The Nazi regime, in contrast to the Communist one, has not left any traces in contemporary Ukraine. So let us concentrate on the avenues for resisting the Communist legacy proposed by the laws that raise questions:

1) Symbols. The law bans the utilization of Communist or Nazi symbols, with exceptions for scientific-educational activities, military-historical reenactments, and imagery in cemeteries. But what is to be done when these symbols appear in non-educational, non-scientific texts—for example in Facebook posts—which do not contains calls for the establishment of a totalitarian regime? The reversed swastika can be used to explain what Nazism was, to condemn Nazism, or to support it. Can symbols be banned without the law’s condemnation of misanthropic slogans?

It is unclear to me why the law mentions not only the symbols of the Nazi party or Nazi Germany and the the Communist Party or Soviet Union, but the symbols of the “people’s democracies.” As if the state symbol and flags of the German Democratic Republic and socialist Yugoslavia pose a threat to Ukrainian society. At the same time, the flags of contemporary Belarus and the music of the national anthem of contemporary Russia are not covered by the law!

2) Personalities. It is forbidden to preserve and build new monuments to communist, Soviet, and Nazi leaders, and to disseminate their quotations. It is worth remembering that the great poet Pavlo Tychyna was the people’s commissar of enlightenment in the Ukrainian SSR and the head of the Supreme Soviet of the Ukrainian SSR. Will we have to rename all Pavlo Tychyna streets? This ban ought to extend only to those Communist party functionaries who carried out crimes against humanity.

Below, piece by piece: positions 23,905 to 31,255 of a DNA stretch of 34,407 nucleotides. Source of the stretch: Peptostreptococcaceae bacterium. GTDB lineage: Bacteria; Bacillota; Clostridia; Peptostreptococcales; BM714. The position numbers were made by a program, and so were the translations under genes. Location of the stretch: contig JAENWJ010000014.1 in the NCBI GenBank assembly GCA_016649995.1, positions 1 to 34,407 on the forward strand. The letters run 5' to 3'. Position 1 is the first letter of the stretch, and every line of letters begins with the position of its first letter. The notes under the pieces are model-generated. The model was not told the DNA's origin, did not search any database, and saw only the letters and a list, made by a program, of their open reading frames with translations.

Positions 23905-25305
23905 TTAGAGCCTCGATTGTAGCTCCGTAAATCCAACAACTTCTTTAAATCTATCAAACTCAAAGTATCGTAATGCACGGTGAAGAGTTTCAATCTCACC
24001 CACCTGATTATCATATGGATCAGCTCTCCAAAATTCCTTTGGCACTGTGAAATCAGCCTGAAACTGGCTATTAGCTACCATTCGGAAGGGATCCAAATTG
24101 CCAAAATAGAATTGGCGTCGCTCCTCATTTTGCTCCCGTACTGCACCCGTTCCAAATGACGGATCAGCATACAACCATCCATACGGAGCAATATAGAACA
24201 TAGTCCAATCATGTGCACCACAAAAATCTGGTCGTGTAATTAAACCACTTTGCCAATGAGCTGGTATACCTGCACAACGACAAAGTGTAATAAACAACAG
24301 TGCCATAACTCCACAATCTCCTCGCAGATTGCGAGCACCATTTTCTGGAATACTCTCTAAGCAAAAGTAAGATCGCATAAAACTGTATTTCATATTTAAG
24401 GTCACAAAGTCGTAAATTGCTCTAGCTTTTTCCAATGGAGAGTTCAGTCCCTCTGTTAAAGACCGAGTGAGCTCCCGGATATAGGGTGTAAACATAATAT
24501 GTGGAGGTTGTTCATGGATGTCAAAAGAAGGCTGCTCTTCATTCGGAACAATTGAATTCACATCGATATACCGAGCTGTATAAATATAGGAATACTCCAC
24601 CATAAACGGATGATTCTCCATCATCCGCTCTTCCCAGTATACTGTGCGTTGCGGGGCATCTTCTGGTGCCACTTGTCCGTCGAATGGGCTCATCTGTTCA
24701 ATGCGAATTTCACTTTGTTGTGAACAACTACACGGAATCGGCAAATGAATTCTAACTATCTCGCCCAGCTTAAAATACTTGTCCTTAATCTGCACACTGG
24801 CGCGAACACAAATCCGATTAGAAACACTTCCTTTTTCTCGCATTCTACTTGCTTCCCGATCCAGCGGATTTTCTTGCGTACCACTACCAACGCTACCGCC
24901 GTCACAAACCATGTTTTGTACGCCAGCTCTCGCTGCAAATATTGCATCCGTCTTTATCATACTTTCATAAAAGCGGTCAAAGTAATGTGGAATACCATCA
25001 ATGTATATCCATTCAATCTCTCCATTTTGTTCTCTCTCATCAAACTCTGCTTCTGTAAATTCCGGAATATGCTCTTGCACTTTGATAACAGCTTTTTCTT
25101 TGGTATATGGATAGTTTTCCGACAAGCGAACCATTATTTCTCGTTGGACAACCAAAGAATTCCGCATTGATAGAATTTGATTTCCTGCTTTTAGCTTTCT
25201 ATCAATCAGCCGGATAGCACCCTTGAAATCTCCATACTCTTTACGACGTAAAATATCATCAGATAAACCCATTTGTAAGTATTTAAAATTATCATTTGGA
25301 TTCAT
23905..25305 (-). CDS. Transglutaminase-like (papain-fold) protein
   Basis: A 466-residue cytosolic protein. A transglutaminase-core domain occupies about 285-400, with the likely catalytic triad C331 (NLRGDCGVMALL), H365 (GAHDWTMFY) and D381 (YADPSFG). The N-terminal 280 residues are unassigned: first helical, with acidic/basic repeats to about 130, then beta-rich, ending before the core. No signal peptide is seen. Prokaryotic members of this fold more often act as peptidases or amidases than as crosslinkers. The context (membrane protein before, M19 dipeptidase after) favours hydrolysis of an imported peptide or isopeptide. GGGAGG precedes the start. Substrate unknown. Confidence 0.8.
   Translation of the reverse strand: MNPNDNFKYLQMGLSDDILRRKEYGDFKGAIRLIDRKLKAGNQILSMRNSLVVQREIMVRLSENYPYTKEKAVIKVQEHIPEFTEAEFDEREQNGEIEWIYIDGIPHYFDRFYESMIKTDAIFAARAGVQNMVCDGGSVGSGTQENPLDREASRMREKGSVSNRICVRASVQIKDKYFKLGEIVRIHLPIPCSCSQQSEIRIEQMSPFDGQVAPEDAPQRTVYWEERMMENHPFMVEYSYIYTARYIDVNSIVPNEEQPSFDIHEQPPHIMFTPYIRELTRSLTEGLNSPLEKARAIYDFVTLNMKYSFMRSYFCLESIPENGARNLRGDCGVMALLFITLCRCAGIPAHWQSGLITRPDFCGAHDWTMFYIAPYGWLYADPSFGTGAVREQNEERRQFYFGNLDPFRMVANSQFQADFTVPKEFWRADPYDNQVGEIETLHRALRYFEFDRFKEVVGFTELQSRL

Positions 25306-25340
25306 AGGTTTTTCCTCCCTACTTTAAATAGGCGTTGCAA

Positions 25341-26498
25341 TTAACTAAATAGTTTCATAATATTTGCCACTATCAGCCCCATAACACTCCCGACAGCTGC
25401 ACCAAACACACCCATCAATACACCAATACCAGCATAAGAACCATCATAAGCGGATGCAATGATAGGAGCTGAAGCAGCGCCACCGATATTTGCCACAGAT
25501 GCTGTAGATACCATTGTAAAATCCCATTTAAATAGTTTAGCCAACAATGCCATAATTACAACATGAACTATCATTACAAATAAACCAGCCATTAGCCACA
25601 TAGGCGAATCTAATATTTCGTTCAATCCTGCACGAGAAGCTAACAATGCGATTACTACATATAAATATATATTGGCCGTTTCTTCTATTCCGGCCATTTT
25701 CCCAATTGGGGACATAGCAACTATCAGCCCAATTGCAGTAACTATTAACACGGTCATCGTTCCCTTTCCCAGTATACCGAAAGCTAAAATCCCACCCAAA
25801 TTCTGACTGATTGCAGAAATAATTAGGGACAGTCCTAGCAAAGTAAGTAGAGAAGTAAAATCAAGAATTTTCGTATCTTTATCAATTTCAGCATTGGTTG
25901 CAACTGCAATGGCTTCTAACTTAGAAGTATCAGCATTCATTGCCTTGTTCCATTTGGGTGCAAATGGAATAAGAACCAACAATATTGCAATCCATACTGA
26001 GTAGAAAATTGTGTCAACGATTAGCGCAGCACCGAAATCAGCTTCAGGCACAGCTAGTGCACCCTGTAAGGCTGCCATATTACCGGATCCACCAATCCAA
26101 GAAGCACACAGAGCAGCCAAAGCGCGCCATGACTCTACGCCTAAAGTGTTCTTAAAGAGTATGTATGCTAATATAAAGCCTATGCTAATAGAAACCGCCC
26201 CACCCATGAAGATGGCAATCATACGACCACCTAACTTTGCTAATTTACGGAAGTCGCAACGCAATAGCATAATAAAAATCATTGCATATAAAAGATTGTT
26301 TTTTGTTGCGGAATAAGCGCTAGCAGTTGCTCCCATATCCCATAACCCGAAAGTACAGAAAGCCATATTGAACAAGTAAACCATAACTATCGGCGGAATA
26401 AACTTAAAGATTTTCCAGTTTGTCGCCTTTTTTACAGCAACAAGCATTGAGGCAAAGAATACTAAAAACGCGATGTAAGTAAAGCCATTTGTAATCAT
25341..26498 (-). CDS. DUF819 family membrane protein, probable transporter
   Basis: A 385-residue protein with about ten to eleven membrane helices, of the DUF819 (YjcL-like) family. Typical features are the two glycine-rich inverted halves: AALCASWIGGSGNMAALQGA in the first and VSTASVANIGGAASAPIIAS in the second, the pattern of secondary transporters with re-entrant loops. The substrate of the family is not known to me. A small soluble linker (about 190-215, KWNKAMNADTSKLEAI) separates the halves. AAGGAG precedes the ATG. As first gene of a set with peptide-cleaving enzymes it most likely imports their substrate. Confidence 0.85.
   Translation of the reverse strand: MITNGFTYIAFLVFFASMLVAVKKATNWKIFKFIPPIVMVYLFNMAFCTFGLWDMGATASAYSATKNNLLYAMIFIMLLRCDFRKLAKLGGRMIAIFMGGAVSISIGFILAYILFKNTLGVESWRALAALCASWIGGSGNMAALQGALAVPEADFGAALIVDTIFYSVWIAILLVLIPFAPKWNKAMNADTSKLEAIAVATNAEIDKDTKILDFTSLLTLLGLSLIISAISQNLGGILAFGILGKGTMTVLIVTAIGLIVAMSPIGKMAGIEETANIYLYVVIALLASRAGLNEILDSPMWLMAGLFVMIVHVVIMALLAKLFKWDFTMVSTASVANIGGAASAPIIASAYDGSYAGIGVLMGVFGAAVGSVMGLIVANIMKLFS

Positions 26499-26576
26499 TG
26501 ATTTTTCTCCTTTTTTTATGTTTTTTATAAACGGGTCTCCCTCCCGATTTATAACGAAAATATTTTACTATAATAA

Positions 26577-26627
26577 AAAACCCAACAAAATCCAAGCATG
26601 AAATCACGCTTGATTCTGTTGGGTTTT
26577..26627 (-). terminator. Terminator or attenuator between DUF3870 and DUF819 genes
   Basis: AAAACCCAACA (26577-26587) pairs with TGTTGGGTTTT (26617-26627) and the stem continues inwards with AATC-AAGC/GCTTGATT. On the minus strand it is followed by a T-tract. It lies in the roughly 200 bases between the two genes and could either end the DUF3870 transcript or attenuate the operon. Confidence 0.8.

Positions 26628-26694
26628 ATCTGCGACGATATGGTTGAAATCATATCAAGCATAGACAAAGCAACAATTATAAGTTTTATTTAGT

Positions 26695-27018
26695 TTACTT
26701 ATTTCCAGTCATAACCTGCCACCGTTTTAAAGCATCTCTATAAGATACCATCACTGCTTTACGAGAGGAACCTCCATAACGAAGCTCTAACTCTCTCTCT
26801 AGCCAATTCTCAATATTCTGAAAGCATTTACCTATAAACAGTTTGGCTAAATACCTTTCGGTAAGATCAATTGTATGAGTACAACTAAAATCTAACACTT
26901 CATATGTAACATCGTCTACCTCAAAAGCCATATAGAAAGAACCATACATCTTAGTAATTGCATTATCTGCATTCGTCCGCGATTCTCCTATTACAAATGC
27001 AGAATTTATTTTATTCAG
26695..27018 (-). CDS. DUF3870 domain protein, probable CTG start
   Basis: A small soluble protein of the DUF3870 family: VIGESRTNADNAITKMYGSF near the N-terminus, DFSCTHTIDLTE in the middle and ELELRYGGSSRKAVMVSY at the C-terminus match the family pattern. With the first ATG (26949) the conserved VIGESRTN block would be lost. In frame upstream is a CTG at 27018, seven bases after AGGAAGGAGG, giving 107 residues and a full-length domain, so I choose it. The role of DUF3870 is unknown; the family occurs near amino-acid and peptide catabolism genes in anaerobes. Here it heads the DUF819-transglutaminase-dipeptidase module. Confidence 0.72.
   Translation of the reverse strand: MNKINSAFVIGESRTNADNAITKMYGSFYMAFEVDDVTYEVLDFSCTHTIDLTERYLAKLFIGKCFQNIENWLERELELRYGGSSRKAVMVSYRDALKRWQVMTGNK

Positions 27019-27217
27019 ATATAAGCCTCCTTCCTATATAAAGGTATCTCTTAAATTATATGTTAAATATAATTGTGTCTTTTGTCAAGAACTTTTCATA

3) City and Street Names. The law forbids toponyms related to the names and pseudonyms of communist and Soviet activists as well as with the activities of the Communist Party. Locals governments are given a six month period for replacing such toponyms. No legislation exists, however, that would provide for local referenda and opinion surveys, which would give members of local communities a chance to choose new names for their cities and central streets.

2. The Law of Ukraine “On the Perpetuation of the Victory over Nazism in the Second World War of 1939–1945"

The law replaces the term “Great Patriotic War” with the non-Soviet term “Second World War” that is used internationally, and to establish the Day of Memory on May 8, which corresponds to European practices. Thus, war is a tragedy, not a celebration. Moreover, the Day of Memory does not replace Victory Day, since Ukrainians are among the victors over Nazism. The formulation “victory over Nazism” is important, because it underscores the victory over one totalitarian regime and does not glorify war.

This law would be worth welcoming were it not for one major reservation: one of its provisions requires the “prohibition of falsification of the history of the Second World War.” Has this law been adopted in post-revolutionary Ukraine or in Putin’s Russia? Does the state take on itself the responsibility to support “correct interpretations”? Is this not a return to Soviet practices, against which these laws are directed?

3. The Law of Ukraine “On the Legal Status and Commemoration of Fighters for the Independence of Ukraine in the 20th Century"